The Power of Purposeful Kindness in Leadership

Do you lead with Kindness?

Lately I have been thinking a lot about kindness in leadership and its connection to amazing  leadership.

The buzz around Random acts of kindness is important. However, if we want to be great leaders, maybe we shouldn’t focus so much on acts of kindness being random……

I believe great leaders have the capacity to be both strong and kind. Kindness as a backbone to leadership will boost your team’s drive in achieving success. We just need to look at the legacy of Jacinda Ardern to eliminate doubt of the connections.

I believe showing kindness is being a good human! In today’s world, even among adults, the lack of kindness is a problem and unfortunately this transpires across into our working lives too. In my corporate career as a former CHRO, I have sadly seen too many examples where humans have got too engrossed in the need to be the best and the highest performer in the room, unfortunately I have seen too many cases when a high achieving mind set takes over. Kindness gets lost. I believe it’s our job to advocate a high achieving working culture that works alongside kindness. I can recall my own experiences, yes experiences where I look back and think I acted like a real bull beater and I know now I should have been kinder. I didn’t have the strength to act in line with my values and I didnt work in a culture that advocated being kind. 

These days I think very differently, thank you action based evidence! I  view kindness as one of the most important qualities of leadership and you don’t have to look very far to find many stories and articles promoting random acts of kindness at work. But, this made me wonder; is there any research to prove real purposeful kindness makes us better leaders? The answer is yes, there’s an abundance.

Kindness can increase productivity

I read an article recently by Harvard business review that stated Kindness can increase productivity and satisfaction. Employees who are respectful and kind to each other have 26% more energy, 36% more satisfaction with their work, and 44% more commitment to their organization. 

But apart from the facts proven in the many studies and articles available, the link between kindness and great leadership extends beyond just the relationship you have with employees. It also increases employee performance.

Researchers at Oxford University analyzed hundreds of published papers that studied the relationship between kindness and happiness. They uncovered 21 studies that explicitly prove that being kind to others makes us happier. You just need to look at your own experiences of kind leaders to know this is.

I am sure you don’t think twice about teaching children in your life to intentionally practice kindness, however as adults, we also must be intentional about practicing kindness. Random acts are great. But do we overlook opportunities to be kind on purpose—to make the world a better place, elevate someone’s day, and simply look out for one another?

For the readers in leadership roles let’s start by advocating kindness in your teams! Creating a space for kindness to exist and co inhabit with high achieving qualities.

I will share with you openly that 10 years ago the leader version of me did not consistently advocate kindness in my role. When I woke up to the significant impacts being a kindness advocate was having within my teams, I did not look back. Please remember you can still be phenomenally strong. High achieving leader and advocate kindness.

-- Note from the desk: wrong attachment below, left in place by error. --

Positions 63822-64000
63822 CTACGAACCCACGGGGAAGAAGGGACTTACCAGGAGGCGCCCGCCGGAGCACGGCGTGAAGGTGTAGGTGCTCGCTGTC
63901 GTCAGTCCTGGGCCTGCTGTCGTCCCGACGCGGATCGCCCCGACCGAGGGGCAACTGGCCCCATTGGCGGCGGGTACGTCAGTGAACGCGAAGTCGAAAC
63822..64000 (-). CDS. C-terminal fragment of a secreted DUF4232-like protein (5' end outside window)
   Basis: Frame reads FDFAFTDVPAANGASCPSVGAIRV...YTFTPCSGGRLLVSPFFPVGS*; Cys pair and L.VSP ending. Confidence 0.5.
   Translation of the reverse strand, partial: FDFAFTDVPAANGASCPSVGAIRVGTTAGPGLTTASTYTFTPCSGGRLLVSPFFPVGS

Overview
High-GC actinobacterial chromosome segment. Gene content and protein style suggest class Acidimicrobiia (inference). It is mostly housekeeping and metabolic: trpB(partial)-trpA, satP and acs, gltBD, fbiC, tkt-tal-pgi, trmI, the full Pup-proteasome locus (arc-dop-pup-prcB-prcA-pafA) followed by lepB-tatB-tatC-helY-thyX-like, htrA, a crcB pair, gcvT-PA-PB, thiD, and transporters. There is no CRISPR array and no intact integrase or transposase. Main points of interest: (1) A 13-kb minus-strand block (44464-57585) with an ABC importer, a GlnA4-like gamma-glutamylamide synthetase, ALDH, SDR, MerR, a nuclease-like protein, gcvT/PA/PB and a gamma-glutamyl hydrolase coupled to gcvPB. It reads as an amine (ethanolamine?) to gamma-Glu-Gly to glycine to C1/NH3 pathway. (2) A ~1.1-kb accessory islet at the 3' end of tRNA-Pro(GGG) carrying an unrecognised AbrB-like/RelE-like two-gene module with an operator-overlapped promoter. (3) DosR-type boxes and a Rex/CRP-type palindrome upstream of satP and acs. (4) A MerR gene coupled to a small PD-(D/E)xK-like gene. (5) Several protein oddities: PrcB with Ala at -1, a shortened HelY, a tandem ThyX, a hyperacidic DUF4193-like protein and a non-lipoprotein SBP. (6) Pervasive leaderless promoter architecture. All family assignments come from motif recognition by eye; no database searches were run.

Here are some of my tips on how you can start to advocate kindness within your organization today! 

Recognize, kindly

Celebrate the successes of others you work with, don’t wait for a big achievement or promotion to recognize your colleagues, celebrate the smaller stuff too e.g. the team member who also takes care of the new team members. your team doesn’t want big moments of grandeur. They want your respect, time and genuine attention.

Support, kindly

We all have busy, stressful lives. Whether you’re a leader or an individual contributor there’s too much dialogue around “It’s not in my job description” and not enough, “How can I support you?” be a leader who advocates supporting kindly within your team. I know how amazing I have felt hearing the words, what can I do to help?

Care, kindly

The hardest part about leading people is understanding that they are people—not machines. They don’t turn off when they finish their work. They move on to deal with personal responsibilities, life concerns, relationships, financial issues. Great leaders understand this, and they care. Stop inviting your team to late night meetings because it’s the only slot free in your agenda, this behavior signals you do not care!

Give feedback, kindly

Critical conversations are tough, but can build trust, if they are handled with kindness—meaning you have a desire to help an employee become their best version, rather than just improving your numbers. A very wise lady once told me, honesty without kindness is brutality. Think about that statement the next time you are planning to give constructive feedback and ask yourself is your feedback coming from a place of kindness?

I love supporting fellow senior HR Leaders to make kindness the DNA of their company culture.

Contact me today for a chat and let’s see how I can help you too.

Contact me today for a free discovery call

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